A Gut Feeling About Artificial Sweeteners

A Gut Feeling About Artificial Sweeteners

Empty calories! That’s the idea that most people associate with refined carbohydrates like white sugar. Sugar is just empty calories that make you fat and might give you diabetes one day, right? Well, what many people don’t realize is that sugar isn’t just empty calories. Sugar creates nutritional debt in the body and brain. Our bodies have nutritional demands and when we put mental or physical stress on our body, for example when we consume unhealthy foods like sugar, it robs us of important nutrients and creates a large nutritional deficit. Eating sugar puts such a burden on your body and brain that you require even more nutrients to compensate for it.

In the interest of health, and as a way to limit sugar consumption, many people have turned to artificial sweeteners. Many alternative sweeteners are derived from synthetic chemicals and can be just as, if not more, problematic than sugar itself. They may contain little to no calories but they often contain no nutrients either or, even worse, contain anti-nutrients that leech nutrients from your body and your brain.

The most common artificial sweeteners are:

  • Aspartame (Equal or NutraSweet)
  • Sucralose (Splenda)
  • Saccharin (Sweet ’N Low)
  • Erythritol & Xylitol (gum, candy, peanut butter, toothpaste, cough syrup)

These sugar substitutes are meant to function as ‘healthy’ replacements to sugar due to their limited or null calorie count, which is believed to help people lose weight, prevent dental decay and aid in blood sugar control for those with diabetes. Sounds great, right? What if I told you that some of these alternatives might actually be contributing to the same health issues that you’re taking them in order to avoid. That’s right, some of these sweeteners, just like sugar, have been linked to obesity and even cancer.

Think of it this way, when the human brain registers sweetness, it mounts an insulin response in preparation for what is assumed to be an increase in blood sugar. The problem? When the body consumes something sweet with little to no calories and the blood sugar doesn’t rise, the increase in insulin may result in a drop in blood sugar, which could promote cravings for more sweet food, resulting in excess calories consumption and weight gain. It seems that our short cut to avoiding sugar through artificial sweeteners backfired and it seems the miscommunication starts in our gut!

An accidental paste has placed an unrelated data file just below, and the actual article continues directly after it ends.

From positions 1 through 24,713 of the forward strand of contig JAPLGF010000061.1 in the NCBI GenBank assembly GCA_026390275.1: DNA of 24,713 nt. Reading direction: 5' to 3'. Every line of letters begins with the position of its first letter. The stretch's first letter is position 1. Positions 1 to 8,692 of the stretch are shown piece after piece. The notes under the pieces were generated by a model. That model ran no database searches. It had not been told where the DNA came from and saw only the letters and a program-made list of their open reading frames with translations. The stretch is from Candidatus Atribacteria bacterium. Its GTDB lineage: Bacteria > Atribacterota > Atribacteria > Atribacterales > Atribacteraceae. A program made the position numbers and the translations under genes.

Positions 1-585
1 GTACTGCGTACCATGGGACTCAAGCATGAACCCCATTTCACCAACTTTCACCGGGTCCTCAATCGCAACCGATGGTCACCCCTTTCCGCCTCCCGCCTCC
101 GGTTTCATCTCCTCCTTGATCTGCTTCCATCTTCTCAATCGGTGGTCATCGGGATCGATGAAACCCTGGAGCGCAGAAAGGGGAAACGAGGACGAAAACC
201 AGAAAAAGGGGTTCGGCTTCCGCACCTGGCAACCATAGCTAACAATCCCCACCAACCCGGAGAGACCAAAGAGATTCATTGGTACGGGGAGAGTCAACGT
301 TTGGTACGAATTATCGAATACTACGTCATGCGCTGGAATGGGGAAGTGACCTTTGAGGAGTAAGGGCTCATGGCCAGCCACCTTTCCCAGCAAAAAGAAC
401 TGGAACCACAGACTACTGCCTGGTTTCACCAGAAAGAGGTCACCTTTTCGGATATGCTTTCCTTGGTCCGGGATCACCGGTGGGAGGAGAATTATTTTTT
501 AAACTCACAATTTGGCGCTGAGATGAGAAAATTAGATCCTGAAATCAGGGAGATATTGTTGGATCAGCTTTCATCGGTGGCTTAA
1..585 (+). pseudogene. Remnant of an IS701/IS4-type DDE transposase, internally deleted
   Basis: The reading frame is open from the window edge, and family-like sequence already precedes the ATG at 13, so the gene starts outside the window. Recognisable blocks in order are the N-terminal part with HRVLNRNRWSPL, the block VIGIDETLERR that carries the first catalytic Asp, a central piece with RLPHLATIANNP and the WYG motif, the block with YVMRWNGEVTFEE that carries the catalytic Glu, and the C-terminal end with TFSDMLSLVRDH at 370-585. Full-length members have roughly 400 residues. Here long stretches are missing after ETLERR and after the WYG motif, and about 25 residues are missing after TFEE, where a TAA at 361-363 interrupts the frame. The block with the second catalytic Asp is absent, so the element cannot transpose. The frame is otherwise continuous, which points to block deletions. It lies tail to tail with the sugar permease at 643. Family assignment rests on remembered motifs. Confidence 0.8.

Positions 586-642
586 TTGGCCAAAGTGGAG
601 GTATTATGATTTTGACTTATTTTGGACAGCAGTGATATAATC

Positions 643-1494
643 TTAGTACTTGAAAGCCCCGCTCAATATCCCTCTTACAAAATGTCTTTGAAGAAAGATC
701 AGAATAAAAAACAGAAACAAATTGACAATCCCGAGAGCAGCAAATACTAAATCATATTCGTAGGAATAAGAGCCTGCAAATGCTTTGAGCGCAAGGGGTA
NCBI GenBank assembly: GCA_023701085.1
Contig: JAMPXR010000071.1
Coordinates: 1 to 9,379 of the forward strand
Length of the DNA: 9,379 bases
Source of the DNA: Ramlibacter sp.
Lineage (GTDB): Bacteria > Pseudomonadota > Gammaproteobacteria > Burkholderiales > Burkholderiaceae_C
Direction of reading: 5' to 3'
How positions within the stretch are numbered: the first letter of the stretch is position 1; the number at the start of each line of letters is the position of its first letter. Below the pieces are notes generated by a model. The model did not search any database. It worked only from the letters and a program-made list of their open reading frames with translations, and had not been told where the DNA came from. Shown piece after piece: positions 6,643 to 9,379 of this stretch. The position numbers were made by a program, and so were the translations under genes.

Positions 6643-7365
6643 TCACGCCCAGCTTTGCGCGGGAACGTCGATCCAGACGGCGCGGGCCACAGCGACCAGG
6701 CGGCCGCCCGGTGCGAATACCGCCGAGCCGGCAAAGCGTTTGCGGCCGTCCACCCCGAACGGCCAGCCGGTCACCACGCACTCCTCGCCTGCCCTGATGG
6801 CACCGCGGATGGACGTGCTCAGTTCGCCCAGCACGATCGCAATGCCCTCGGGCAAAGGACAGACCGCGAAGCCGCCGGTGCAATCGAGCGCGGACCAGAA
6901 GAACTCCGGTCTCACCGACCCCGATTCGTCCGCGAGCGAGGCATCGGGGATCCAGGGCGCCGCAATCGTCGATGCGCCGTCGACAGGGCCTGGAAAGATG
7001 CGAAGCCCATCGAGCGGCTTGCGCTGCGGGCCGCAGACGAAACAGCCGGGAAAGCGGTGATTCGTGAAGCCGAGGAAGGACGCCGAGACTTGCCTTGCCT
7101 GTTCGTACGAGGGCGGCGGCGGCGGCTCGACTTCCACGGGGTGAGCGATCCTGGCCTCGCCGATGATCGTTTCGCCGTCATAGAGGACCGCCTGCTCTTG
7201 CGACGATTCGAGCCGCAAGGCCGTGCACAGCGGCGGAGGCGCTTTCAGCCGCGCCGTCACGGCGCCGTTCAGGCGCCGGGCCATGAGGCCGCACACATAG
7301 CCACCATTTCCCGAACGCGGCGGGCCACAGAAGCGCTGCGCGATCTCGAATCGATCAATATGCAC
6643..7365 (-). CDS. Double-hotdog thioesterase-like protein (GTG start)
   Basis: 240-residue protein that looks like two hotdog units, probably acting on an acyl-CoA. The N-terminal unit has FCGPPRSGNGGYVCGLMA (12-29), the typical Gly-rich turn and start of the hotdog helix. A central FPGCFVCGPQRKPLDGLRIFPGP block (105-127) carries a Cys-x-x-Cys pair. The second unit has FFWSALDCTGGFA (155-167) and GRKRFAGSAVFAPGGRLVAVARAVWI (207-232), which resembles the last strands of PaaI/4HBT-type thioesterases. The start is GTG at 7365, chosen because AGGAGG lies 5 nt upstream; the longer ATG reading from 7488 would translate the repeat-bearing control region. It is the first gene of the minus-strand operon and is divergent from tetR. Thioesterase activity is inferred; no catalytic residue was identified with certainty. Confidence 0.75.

The Gut-Brain Axis

The gut-brain axis is the biochemical signalling that takes place between the gastro-intestinal tract and the brain. Gut flora, or intestinal flora, are a complex community of microorganisms that live in our body. Our gut contains the largest number of bacteria in our body and they play an important role in absorption, digestion and synthesizing vitamins. Changes in the gut flora due to diet, drugs, stress or disease have been shown to affect cell signalling, sometimes affecting communication with the brain.

Gut flora also release molecules that effect something called the vagus nerve, which helps transmit the state of important peripheral organs such as the gut, intestines and stomach to the brain. More so, emerging research has found that exposure to stress can both impact the gut microbiome and gut permeability, which in turn can influence gut-brain communication and produce a state of systemic inflammation. These disturbances in the gut and the periphery organs, then, can have a profound impact on the way the brain functions and have been linked to a wide range of illnesses from mental health disorders to autoimmune diseases.

Artificial Sweeteners & The Gut

We’re now learning that these seemingly healthy sugar alternatives may be adversely altering the bacteria in our gut, not only leading to obesity and diabetes but, just like sugar, they’re also being linked to cancer! Artificial sweeteners induce glucose intolerance (where the body can no longer deal with sugar), resulting in high blood sugar and pre-diabetes. They appear to create glucose intolerance by actually altering the gut microbiome! This imbalance of gut bacteria then seems to open our bodies up to inflammation and also results in increased glucose storage and body fat. It turns out that artificial sweeteners actually worsen, rather than prevent obesity and metabolic disorders and wreaks havoc on metabolic hormones.